Coronary Artery Disease and Myocardial Infarction

Three recent randomized, placebo-controlled trials demonstrated that administration of T improves myocardial ischemia in men with CAD. All three found that in men with CAD, testosterone prolongs the time to exercise-induced ST-segment depression as measured on treadmill stress testing.24–26 Testosterone has been reported to have direct vasodilatory effects on coronary arteries in men with CAD.26

Congestive Heart Failure

Testosterone replacement therapy has been shown to significantly improve exercise capacity without affecting left ventricular ejection fraction (LVEF). Given emerging evidence from basic-science models, it is reasonable to assume that TRT positively affects the exercise capacity of CHF patients via a peripheral mechanism, such as promoting increased type I muscle fiber proliferation.27 Four authors have investigated the effects of TRT on exercise capacity in men with CHF. Toma et al. performed a meta-analysis of these studies and discovered that there was a net pooled improvement of 0.52 standard deviations in exercise capacity among those who received TRT. The meta-analysis revealed that patients treated with T experienced a 16.7% increase (equivalent to ~ 54 m) in the 6-minute walk test, a 15.9% increase in the isometric walk test, and a 22.7% increase in peak VO2. All four studies included in this meta-analysis evaluated the effects of TRT on LVEF as well. Although T was shown to significantly improve exercise capacity, none of the studies found a significant change in LVEF, although NYHA class was shown to improve in two of the studies. Of the patients in the TRT group, 35% (20 of 57) experienced an improvement of ≥ 1 NYHA class in their functional capacity compared to only 9.8% of patients in the placebo group (5 of 51). No significant adverse CV events were noted.28 Further studies are needed to evaluate the clinical effects of TRT in CHF, but testosterone appears to be a promising therapeutic option for patients with CHF. Thus, a large clinical trial would be warranted to determine the value of TRT in this patient group.

Metabolic Syndrome and Diabetes

Studies indicate that TRT can improve MetS and diabetes by decreasing serum glucose levels, HbA1c, and insulin resistance in men with diabetes and prediabetes.6 Four studies in hypogonadal men with MetS or diabetes showed that insulin resistance improved in men who received T therapy, and fasting glucose and HbA1c were improved in three of the four studies.29–32 In patients with type 2 diabetes and TD, Dihndsa et al. demonstrated an increase in insulin sensitivity using a hyperglycemic-euglycemic clamp, an increase in lean body mass using dual energy x-ray absorptiometry, and a decrease in subcutaneous fat using magnetic resonance imaging. In this study, fat biopsies were also used to show that the expression of insulin-signaling genes (IR-ß, IRS-1, AKT-2, and GLUT 4) was lower in men with TD and diabetes. Treatment with T upregulated these genes, thereby providing a molecular explanation for observed clinical changes.33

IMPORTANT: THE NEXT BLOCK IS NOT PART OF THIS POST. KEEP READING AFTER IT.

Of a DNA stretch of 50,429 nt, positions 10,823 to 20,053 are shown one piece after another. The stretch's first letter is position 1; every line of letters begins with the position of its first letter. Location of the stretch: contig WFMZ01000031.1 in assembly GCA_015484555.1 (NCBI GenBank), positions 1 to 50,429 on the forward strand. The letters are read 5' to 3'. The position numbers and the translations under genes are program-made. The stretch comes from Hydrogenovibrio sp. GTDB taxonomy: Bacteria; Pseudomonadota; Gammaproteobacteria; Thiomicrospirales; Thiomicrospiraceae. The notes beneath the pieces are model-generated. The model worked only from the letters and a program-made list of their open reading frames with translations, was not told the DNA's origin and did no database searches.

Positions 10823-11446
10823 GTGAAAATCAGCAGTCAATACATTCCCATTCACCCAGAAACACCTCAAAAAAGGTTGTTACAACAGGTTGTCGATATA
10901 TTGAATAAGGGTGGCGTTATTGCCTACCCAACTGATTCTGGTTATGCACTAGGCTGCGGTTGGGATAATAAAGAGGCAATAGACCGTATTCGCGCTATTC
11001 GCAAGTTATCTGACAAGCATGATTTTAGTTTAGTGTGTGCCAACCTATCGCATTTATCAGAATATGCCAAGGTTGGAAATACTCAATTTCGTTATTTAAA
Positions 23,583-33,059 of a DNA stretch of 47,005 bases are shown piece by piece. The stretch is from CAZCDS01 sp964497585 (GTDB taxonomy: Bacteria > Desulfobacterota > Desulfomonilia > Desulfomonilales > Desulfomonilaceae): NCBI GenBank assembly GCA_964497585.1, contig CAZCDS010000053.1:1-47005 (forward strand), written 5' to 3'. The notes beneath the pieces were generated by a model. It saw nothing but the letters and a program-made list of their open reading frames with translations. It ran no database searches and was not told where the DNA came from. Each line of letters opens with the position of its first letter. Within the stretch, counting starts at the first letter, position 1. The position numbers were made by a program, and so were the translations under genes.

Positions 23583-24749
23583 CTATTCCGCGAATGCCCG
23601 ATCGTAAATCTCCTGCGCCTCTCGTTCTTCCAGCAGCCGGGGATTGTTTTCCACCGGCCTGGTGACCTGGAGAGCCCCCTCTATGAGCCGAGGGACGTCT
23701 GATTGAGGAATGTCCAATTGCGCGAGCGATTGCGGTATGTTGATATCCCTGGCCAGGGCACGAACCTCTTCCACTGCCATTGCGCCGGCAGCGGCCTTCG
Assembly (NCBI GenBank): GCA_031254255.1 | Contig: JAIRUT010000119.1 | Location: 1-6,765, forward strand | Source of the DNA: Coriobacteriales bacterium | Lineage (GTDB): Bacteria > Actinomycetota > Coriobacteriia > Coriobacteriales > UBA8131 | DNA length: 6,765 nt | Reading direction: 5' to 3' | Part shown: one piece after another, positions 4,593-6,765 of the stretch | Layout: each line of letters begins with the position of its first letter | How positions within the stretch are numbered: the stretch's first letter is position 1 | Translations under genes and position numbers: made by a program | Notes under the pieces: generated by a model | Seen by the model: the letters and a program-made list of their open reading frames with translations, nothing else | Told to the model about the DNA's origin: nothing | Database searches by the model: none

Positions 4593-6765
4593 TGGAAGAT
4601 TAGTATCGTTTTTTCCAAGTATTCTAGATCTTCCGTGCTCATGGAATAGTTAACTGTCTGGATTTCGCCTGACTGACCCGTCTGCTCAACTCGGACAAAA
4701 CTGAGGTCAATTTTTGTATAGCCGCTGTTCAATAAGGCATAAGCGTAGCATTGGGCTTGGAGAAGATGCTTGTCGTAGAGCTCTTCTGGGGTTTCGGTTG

Other Side Effects and Risks of Testosterone Replacement Therapy

Prostate Cancer

In 2005, Calof et al. published a meta-analysis of 19 randomized placebo-controlled trials that included 651 men who received TRT and 433 men who received placebo. They reported two major differences between the groups. The TRT group had a significantly greater incidence of all prostate-related adverse events, with a pooled odds ratio of 1.78 (95% CI, 1.07–2.95). Combined prostate events included all instances of prostate biopsies, prostate cancer, prostate-specific antigen (PSA) > 4 ng/mL or a 1.5-ng/mL increase in PSA during the study period, increased International Prostate Symptom Score, and acute urinary frequency. However, none of the individual prostate-related adverse events significantly differed between groups, including incident prostate cancer, which showed no difference between the TRT group and placebo.34 In 2016, Boyle et al. reported results of a meta-analysis on prostate cancer in TRT trials. They concluded that TRT for hypogonadism does not appear to increase PSA or the risk of prostate cancer. The summary relative risk of prostate cancer in TRT patients was 0.87 (95% CI, 0.30–2.50).35


Calof et al. also found a significant (> 50%) increase in hematocrit in the TRT group—the most common adverse effect noted in that group, with a pooled odds ratio of 3.69 (95% CI, 1.82–7.51). Among the subjects with elevated hematocrit, there was only one incident of serious complication (cerebral hemorrhage).34 The most recent meta-analysis examining the adverse effects of TRT was performed by Fernandez-Balsells et al. in 2010. The eligibility criteria for this analysis included all placebo-controlled studies that enrolled men (1) with low or low-normal testosterone levels, and (2) who received any testosterone formulation for ≥ 3 months. Similar to the previous reports, TRT resulted in a significant increase in hemoglobin levels.36

Thromboembolic Events

In a double-blinded, randomized, placebo-controlled trial of TRT in 46 men with CAD, no adverse change in coagulation factors was found.37 In general, higher levels of T are not associated with an increased risk of venous thrombosis or pulmonary embolism.38 Ramasamy et al. found no increase in thrombotic events in a cohort of hypogonadal men on TRT compared to a comparable group of men not on TRT, all of whom were followed for more than 3 years.39

Summary and Conclusions

It is clear that testosterone is an active hormone in many aspects of cardiovascular health, and TD is clearly associated with poor cardiovascular outcomes. However, the effect of TRT remains unclear at this time. The U.S. FDA recommends that all T supplements carry a warning that they may increase the risk of heart attack and stroke. Many authors of systematic reviews on the CV risks of TRT call for a large randomized multicenter trial on this issue. In a comprehensive overview of systematic reviews to date, Onasanya and colleagues from the Johns Hopkins School of Public Heath concluded that currently available data regarding an association between TRT and CV events are conflicted.40 At this time, a detailed discussion with patients about the risks and benefits of TRT is essential until further data is available.